Another consideration is relevant: MMB deals with the bargaining rights of public employees. Although our Supreme Court keeps implying that the issue is not yet settled, the Courts of Appeal keep holding that such employees do not have the right to strike. (See City and County of San Francisco v. Cooper (1975) 13 Cal.3d 898, 912-913, 120 Cal.Rptr. 707, 534 P.2d 403; In re Berry (1968) 68 Cal.2d 137, 151, 65 Cal.Rptr. 273, 436 P.2d 273; City and County of San Francisco v. Evankovich (1977) 69 Cal.App.3d 41, 47-48, 137 Cal.Rptr. 883.) At a minimum a strike by public employees demands a willingness to take certain legal risks which private employees need not fear. The ability to sit down with an agency which represents the employer under the auspices of MMB appears a reasonable trade-off for the apparent inability of public employees to wield the ultimate weapon of a labor stoppage.
II. THE STATUTORY ARGUMENT
The commission claims that it is exempt from complying with section 3505 because of the admittedly puzzling language in section 3500 stating that MMB shall not “be deemed to supersede the provisions of existing state law and the charters, ordinances, and rules of local public agencies which establish and regulate a merit or civil service system or which provide for other methods of administering employer-employee relations . . . .” It has been noted that a literal reading of that language would make MMB inapplicable to any local government which wants to go to the trouble of passing an ordinance that covers the same ground as MMB, even if it does so in a manner less beneficial to public employees. (Grodin, Public Employee Bargaining in California: The Meyers-Milias-Brown Act in the Courts, 23 Hastings L.J., pp. 719, 724.) Any doubts concerning the meaning of this language were, however, resolved in Huntington Beach Police Officers' Assn. v. City of Huntington Beach (1976) 58 Cal.App.3d 492, 502-503, 129 Cal.Rptr. 893. Rather, local law cannot undermine the provisions of MMB which guarantees minimum safeguards and rights to public employees. (Los Angeles County Firefighters Local 1014 v. City of Monrovia (1972) 24 Cal.App.3d 289, 294-295, 101 Cal.Rptr. 78.)[FN8]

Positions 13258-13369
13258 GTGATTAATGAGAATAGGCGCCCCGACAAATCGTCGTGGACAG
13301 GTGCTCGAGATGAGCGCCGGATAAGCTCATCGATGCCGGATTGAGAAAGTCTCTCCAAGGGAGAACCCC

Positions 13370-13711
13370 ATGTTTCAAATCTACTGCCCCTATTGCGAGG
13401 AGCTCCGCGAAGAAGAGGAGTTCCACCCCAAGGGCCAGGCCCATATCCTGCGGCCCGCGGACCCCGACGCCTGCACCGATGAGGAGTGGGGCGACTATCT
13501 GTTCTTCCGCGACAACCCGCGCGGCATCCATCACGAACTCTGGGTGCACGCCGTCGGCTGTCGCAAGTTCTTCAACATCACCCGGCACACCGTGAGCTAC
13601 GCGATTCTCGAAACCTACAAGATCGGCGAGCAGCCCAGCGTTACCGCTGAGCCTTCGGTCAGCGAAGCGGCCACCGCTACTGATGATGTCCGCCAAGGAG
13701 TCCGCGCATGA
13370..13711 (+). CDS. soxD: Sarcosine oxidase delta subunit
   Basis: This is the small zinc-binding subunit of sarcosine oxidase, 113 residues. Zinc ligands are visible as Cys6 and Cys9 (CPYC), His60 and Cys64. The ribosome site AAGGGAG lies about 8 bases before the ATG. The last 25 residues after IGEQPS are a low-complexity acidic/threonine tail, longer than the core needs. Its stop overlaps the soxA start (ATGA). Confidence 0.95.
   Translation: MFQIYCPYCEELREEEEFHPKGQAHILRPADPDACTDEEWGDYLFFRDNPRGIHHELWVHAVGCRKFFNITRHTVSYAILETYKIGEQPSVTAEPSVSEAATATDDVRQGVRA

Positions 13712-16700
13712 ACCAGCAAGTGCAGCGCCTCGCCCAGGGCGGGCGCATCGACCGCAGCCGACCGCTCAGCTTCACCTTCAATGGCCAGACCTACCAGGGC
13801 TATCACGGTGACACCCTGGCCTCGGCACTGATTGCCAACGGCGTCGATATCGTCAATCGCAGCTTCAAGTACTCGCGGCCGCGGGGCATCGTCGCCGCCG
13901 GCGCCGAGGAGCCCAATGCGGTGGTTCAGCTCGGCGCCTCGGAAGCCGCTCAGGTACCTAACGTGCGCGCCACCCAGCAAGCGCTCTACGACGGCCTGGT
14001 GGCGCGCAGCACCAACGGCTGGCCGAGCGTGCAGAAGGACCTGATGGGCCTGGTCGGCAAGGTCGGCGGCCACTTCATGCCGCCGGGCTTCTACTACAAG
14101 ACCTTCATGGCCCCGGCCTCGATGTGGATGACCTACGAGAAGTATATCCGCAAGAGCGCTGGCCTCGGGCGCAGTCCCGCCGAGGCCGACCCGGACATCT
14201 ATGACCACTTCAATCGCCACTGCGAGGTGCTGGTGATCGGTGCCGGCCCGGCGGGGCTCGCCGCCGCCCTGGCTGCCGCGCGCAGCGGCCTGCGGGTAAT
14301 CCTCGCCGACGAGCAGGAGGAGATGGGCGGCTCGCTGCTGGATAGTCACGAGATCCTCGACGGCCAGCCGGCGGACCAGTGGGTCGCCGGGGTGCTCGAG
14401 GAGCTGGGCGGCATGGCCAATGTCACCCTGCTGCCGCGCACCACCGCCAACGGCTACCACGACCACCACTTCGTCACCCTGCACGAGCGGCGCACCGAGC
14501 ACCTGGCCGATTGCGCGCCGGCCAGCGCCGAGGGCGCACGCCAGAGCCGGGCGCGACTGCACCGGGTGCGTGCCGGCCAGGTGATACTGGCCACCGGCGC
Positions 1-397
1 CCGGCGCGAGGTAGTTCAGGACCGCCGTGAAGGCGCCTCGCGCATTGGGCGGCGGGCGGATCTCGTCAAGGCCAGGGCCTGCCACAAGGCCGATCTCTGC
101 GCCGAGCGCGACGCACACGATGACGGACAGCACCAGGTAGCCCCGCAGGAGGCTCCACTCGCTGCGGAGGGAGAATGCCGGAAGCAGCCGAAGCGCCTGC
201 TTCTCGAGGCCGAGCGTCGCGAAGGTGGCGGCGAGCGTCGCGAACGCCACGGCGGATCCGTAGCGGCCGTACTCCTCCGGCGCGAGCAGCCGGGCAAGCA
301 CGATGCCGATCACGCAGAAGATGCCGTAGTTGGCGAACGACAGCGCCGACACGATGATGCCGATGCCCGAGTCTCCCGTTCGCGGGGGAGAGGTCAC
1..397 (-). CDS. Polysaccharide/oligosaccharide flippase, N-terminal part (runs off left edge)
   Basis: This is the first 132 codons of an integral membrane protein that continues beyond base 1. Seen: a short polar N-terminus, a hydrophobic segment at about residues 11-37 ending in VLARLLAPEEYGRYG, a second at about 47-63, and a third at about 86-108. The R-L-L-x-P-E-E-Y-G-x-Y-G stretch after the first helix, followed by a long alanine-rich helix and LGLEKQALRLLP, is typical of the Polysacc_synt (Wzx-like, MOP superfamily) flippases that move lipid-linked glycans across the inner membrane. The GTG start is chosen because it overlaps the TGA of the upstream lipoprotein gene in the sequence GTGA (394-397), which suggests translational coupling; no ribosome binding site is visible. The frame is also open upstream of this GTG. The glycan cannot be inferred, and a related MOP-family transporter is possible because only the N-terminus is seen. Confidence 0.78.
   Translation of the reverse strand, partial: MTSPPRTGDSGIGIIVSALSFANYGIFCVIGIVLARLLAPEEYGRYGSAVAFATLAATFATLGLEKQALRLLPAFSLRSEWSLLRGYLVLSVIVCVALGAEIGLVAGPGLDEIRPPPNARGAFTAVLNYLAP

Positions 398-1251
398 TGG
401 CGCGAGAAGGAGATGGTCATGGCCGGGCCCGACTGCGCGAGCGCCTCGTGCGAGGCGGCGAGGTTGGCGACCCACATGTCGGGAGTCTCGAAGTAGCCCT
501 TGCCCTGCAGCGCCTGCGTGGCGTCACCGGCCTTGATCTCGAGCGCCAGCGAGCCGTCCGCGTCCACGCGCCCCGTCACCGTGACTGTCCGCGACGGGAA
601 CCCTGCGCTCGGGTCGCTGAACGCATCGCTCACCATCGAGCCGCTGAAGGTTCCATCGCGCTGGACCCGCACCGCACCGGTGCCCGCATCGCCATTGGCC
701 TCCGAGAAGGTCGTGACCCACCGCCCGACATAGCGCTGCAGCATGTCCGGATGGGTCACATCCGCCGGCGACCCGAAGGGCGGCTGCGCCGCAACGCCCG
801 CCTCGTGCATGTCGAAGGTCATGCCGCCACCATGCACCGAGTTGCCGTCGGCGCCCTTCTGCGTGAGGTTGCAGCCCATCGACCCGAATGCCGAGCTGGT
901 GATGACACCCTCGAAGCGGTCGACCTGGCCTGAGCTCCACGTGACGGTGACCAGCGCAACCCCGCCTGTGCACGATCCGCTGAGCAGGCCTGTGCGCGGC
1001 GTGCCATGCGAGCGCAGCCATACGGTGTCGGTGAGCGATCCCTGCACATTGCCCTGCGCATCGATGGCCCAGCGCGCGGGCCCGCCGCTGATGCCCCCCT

The commission also argues that section 3505 is inapplicable to it because it is not the “employer” of county employees. It is pointed out that under the county charter it is the director of personnel, rather than the commission, who makes recommendations on employee relations to the Board of Supervisors.[FN9]
The argument is irrelevant. Petitioner commission fits comfortably into the definition of a public agency contained in section 3501, subdivision (c). Assuming, for the moment, that amendments to civil service rules are subject to the meet and confer requirement of section 3505, it is no answer to argue that all other employee problems are negotiable with the board of supervisors, via the director of personnel. Los Angeles County may allocate jurisdiction in employee matters any way it pleases. It cannot, however, thereby avoid the impact of section 3505.[FN10]
Referring to the fact that section 3505 defines “meet and confer in good faith” as including an “endeavor to reach agreement on matters within the scope of representation prior to the adoption by the public agency of its final budget for the ensuing year . . .,” the commission argues that the proposed amendments to the civil service rules are not budget related and, therefore, not negotiable. That contention is completely answered in Dublin Professional Fire Fighters, Local 1885 v. Valley Community Services Dist. (1975) 45 Cal.App.3d 116, 119, 119 Cal.Rptr. 182.